Long ago, before I was deeply into Duke Ellington, a friend suggested that I pick up one of his albums on Impulse Records called Live at the Whitney that had been issued on CD in the mid 1990s. He was recommending this this because he felt it offered a window into of Duke’s best playing, not in his old big band style.
Years later — after I had deeply immersed myself in Duke’s catalog — I understood what he was getting at regarding that particular album. It was not representative of Duke’s work over the years — which stretched from the mid-1920s until the early 1970s! – but I did enjoy hearing Duke’s piano front and center, which felt somehow a bit more contemporary.
As I dove down into Duke’s catalog these past 20 years I have found some wonderful mostly piano-centric recordings he did in the late 50s (Piano In The Foreground, Piano In The Background, etc.). Most significantly, I fell in love with his first long form recordings from the dawn of the LP record format, albums which I consider some of his finest work: Ellington Uptown, Ellington Indigos and Masterpieces By Ellington.
One of Duke’s more experimental early 1960s collaborative recordings has proven especially difficult to find on vinyl over the years: Money Jungle, released by United Artists Records. Eventually I gave up worrying about finding the album on vinyl – – yes, “worrying,” in a record collecting sense — and picked up a copy on compact disc.
This was a perfectly fine solution for the interim, although it didn’t present the music in the manner it was originally released; my version is filled with many outtakes and previously unreleased versions of songs from the sessions, which in some ways is better and cooler.
Yet, it is decidedly not the original album as it was released in 1963. Fortunately, that version of Money Jungle has been reissued on the great Tone Poet series of reissues via Universal Music’s Blue Note Records imprint.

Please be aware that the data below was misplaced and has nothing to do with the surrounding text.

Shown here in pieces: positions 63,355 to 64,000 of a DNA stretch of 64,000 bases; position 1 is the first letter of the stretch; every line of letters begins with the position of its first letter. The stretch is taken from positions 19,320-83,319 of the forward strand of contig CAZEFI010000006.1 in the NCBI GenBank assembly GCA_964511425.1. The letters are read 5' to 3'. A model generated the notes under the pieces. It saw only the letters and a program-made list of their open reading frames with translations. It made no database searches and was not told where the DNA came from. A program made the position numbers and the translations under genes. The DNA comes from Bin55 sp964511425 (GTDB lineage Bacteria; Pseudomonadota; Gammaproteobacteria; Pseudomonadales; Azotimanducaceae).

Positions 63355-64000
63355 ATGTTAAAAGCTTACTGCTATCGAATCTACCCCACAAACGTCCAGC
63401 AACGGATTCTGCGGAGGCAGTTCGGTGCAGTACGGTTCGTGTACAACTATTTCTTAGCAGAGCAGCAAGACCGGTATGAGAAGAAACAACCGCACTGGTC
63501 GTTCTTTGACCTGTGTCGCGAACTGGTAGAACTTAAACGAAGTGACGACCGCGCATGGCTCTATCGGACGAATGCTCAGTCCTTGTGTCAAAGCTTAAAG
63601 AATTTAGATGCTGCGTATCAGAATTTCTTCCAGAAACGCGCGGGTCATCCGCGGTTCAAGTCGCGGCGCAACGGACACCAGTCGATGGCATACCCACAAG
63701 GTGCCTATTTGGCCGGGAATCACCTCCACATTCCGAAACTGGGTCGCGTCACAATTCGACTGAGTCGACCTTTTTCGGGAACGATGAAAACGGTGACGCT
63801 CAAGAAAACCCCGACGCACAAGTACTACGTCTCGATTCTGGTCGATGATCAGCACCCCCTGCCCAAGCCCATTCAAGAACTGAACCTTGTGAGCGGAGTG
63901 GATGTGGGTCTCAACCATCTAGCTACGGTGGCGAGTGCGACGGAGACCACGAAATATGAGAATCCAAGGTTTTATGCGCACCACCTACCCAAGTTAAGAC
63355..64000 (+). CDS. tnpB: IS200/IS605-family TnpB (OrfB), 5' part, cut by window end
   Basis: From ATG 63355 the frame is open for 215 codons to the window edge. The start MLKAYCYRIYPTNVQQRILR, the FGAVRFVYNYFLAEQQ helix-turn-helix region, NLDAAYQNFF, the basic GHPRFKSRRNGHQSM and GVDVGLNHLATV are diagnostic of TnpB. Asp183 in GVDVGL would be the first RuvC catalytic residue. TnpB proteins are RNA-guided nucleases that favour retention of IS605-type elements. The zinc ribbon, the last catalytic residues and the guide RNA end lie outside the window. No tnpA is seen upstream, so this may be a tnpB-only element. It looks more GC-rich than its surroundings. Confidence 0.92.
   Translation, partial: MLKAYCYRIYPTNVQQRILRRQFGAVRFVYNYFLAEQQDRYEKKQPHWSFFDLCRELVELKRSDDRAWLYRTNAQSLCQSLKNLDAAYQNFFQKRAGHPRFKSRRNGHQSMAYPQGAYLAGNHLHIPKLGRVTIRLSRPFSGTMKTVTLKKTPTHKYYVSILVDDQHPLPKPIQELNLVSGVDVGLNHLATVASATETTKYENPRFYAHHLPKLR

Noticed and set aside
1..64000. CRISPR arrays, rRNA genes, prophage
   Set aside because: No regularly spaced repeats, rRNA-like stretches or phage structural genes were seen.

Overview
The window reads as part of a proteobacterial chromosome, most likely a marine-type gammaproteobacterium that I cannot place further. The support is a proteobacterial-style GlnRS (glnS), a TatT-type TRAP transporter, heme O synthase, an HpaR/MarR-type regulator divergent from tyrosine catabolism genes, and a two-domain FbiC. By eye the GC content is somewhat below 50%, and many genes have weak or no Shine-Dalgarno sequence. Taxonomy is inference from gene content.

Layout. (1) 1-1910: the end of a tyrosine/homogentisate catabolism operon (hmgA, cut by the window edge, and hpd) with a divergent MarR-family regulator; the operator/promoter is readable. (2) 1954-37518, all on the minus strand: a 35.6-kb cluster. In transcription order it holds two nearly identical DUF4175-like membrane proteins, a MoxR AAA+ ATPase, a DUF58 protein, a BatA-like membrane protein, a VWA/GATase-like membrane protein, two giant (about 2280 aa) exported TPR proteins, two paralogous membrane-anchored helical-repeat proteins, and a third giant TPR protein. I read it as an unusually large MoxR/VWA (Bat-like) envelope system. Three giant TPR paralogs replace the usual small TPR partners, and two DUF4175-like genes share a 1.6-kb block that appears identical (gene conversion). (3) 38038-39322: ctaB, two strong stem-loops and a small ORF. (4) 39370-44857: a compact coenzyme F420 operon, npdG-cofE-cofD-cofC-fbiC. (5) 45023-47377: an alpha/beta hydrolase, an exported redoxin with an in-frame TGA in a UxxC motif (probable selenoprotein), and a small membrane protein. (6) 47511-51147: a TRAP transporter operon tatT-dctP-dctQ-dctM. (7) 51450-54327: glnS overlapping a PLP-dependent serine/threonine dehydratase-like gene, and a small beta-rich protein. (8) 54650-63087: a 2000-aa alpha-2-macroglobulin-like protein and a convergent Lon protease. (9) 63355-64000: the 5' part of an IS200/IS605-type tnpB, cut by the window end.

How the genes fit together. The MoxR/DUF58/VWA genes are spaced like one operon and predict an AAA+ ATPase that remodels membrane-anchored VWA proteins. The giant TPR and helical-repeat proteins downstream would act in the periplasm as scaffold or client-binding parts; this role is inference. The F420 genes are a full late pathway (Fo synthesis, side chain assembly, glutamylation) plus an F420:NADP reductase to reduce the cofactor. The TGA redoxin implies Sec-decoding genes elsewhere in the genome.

Money Jungle placed Duke in a rare trio setting with two of the more cutting-edge musicians of the times: Charles Mingus and Max Roach. Both of were influenced by Duke in many ways so they went into the sessions with a good idea of what to expect (in the early ’50s Mingus had been fired from Ellington’s band after just four days!).
The resultant recording is quite fantastic and pretty much unlike anything else in Ellington’s catalog. Going back to that original notion my friend had years ago, I think this record best showcases Ellington’s artistic and technical facility as he rises to the challenge of working with these then-edgy musicians and commands center stage.
There is a palpable push-pull edge apparent here as Mingus and Roach try to drive the recordings. Duke fires back with some of the most “out” playing I’ve ever heard from him. If you know Duke Ellington’s work, this recording is both immediately jaw-dropping and immensely satisfying. if you are not familiar with Duke’s catalog, Money Jungle will simply sound like a badass session from the golden era of Jazz.
It is important to note that even though this is a Blue Note labeled reissue, Money Jungle does not “sound” like a Blue Note recording because… it’s not! The recording has a certain boxed-in feeling.
That’s not to say that it doesn’t sparkle — it does — but don’t go into this expecting the richness of a vintage Prestige, Impulse or Blue Note records release as recorded by Rudy Van Gelder or a Columbia Records LP done by Teo Macero.
This version of Money Jungle was reportedly mastered from the original analog master tapes by Kevin Gray of Cohearant Audio. I suspect that some of that boxy sound is simply how the original recording was made. Money Jungle is all about the great performances, yet it is ultimately not an especially great sounding album. So to set your expectations accordingly, anticipate hearing some distortion at points, perhaps from an engineer caught off guard by the percussive, near violent playing on some of the tracks — especially the title track!
Save for a Plangent Processes level restoration, I suspect that this version of Money Jungle is about as good as the album will get fidelity wise. If you love these artists and this album and don’t already have an original pressing, you’ll probably wanna pick this one up. The packaging is gorgeous and the pressing made at RTI is exemplary.
For fans of Duke, Mingus and Roach, Money Jungle is — as they say — a “no brainer” to pick up.